Pioneering a New Way to Pay for Trail Building in Rural America

Athens, Ohio, has ambitious plans to build 88 miles of singletrack in three years. To make it happen, they’re eyeing a new funding model that could make it easier to bring recreation to rural America. 

Athens County in Southeastern Ohio could very well become Appalachia’s next mountain biking hub. At the heart of that potential lies the Baileys Mountain Bike Trail System, a proposed 88-mile network of singletrack that will weave through 9,000 acres of the Wayne National Forest. Few public roads bisect the Baileys tract, so for trail builders, it’s essentially a blank slate of forest. Athens (population 24,688), a college town and the county seat, is only six miles from the village of Chauncey, where the main trailhead will be located. Approximately 35 million potential trail users live within a 250-mile radius of the trail’s planned location. The Athens Bicycle Club has a strong local following and stewardship history. And the U.S. Forest Service is one of the trail system’s biggest advocates and supporters. 

Athens has already received grant funding to build the first 14 miles of the Baileys, which are nearly completed. But trail construction for the entire 88 miles is expected to cost $5.2 million.

That’s a lot of money for any community to spend on recreation, especially for a county like Athens that has historically relied on resource extraction to fuel its economy. Salt, clay, coal, timber, oil, and gas have all been harvested from its hills and hollers since the early 19th century, and more than 1,200 wells remain active in the forest for oil and natural gas extraction. To find the money for the trails, Athens city council members and county commissioners are exploring a new funding model that could set a precedent for how trail projects are financed nationwide. 

The model is called Pay for Success. It’s similar to a loan, except that repayment is tied directly to the success or failure of the project the loan is funding. And the financial risk falls not on the borrower but on the lender, who is only repaid if the project results in certain measurable outcomes. Once a project has been completed, an evaluator assesses its impact. In the best-case scenario, a successful project allows an investor to recover their investment and even make a small profit. The model originated in the United Kingdom as a funding solution for a new program that strives to reduce reoffending rates among recently incarcerated men. Pay for Success crossed the pond to the United States in 2012, and has since helped jump-start a number of social programs, including the Obama Administration’s My Brother’s Keeper initiative, which expands opportunities for at-risk youth and young men of color. But it is a new concept when it comes to building infrastructure for outdoor recreation.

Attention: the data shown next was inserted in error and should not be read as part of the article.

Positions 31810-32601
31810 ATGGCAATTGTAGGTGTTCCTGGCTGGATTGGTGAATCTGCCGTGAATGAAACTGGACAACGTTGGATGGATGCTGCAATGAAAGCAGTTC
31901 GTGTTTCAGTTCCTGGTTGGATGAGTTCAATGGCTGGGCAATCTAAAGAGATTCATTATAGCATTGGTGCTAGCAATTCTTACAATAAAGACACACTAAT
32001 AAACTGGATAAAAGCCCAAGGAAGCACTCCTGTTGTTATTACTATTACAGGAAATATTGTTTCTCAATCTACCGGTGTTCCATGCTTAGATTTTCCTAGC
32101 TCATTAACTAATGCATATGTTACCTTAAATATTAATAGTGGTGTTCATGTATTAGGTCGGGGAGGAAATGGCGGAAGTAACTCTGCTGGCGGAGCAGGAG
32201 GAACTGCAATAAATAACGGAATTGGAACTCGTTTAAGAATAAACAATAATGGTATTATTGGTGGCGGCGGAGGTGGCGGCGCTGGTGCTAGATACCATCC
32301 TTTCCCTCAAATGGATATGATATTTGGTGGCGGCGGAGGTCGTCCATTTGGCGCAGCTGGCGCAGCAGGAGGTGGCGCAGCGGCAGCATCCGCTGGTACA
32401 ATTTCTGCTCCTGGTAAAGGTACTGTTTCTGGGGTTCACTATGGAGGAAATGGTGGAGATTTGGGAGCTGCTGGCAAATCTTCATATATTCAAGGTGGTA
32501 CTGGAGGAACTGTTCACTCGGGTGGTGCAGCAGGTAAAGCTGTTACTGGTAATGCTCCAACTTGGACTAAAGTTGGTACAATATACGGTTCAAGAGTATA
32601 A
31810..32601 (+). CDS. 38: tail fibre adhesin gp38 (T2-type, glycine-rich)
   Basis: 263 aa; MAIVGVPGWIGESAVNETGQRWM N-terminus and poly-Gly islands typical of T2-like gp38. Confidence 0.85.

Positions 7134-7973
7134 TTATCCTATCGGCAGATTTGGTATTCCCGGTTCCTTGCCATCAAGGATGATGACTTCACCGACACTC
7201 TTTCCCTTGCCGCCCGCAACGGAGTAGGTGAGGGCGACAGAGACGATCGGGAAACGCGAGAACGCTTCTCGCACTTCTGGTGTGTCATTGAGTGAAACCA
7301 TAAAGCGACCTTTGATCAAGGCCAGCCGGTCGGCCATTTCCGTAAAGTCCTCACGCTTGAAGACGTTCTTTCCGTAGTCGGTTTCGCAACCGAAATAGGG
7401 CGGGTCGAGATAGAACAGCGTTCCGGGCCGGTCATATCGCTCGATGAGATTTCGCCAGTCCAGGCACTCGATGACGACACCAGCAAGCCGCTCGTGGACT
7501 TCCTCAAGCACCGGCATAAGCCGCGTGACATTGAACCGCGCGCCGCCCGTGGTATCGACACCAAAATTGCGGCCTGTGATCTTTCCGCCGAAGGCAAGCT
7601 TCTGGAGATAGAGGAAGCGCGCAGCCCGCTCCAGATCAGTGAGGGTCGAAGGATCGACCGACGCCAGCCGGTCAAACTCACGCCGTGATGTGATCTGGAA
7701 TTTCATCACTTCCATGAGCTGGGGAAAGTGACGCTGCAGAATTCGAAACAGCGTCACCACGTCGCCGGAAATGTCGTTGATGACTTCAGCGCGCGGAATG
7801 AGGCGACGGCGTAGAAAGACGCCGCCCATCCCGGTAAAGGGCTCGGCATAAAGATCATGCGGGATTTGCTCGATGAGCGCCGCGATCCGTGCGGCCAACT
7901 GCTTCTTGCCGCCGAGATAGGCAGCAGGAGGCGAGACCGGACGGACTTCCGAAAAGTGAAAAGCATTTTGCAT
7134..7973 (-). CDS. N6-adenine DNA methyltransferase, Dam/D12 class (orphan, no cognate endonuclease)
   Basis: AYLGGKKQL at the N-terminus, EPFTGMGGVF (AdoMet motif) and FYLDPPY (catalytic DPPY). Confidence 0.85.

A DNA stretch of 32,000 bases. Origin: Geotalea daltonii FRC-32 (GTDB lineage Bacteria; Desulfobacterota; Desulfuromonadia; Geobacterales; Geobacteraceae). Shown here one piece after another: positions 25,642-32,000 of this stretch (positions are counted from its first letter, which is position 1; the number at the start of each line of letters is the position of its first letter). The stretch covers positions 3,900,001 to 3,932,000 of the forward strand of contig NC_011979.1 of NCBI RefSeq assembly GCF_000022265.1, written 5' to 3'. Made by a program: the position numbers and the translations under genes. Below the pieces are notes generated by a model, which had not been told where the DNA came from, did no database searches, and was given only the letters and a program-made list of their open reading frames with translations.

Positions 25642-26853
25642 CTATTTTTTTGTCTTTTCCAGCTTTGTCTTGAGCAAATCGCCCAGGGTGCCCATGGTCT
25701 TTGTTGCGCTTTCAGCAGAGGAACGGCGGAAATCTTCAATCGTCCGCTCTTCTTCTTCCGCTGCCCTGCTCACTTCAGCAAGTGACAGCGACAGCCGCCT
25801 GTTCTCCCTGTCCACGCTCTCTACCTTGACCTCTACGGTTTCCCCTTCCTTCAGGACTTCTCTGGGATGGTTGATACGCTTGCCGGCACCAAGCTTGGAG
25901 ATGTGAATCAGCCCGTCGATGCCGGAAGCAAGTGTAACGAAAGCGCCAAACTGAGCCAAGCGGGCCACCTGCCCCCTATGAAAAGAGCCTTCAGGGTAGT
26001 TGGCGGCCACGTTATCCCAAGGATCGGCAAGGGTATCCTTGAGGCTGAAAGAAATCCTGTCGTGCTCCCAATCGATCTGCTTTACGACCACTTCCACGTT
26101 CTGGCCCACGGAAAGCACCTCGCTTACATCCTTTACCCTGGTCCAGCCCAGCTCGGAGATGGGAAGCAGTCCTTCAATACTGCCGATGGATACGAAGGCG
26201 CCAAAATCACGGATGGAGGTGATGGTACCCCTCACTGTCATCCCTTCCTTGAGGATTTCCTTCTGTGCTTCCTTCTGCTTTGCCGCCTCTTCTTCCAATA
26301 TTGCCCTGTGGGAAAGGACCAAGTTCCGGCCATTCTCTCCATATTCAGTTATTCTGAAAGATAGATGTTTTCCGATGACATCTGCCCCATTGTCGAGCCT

In the case of the Baileys, the Pay for Success financing would funnel money provided by investors, likely foundations or corporations committed to social causes, to the Outdoor Recreation Council of Appalachia (ORCA) to build all 88 miles of trail. Once the trail system is completed and its economic impact assessed, ORCA will repay that investment through contributions from the city and county. As more mountain bikers visit Athens and stay overnight, both the city’s and county’s transient guest tax and sales tax are projected to increase, which will help both governments offset their repayment. If the trails don’t bring more tourist dollars to Athens, the investors will bear the cost. 

On December 9th, Athens City Council unanimously voted to commit to repaying potential investors anywhere from $1.2 to $1.8 million over the next 20 years. The final amount will be determined by how successful the trail network is in attracting bikers and boosting economic growth.  

Meanwhile, Athens County Commissioners are still discussing the concept and are expected to vote on a similar ordinance soon that would commit them to repaying the same amount as the city. Grants and matching partner dollars will underwrite the remaining construction costs.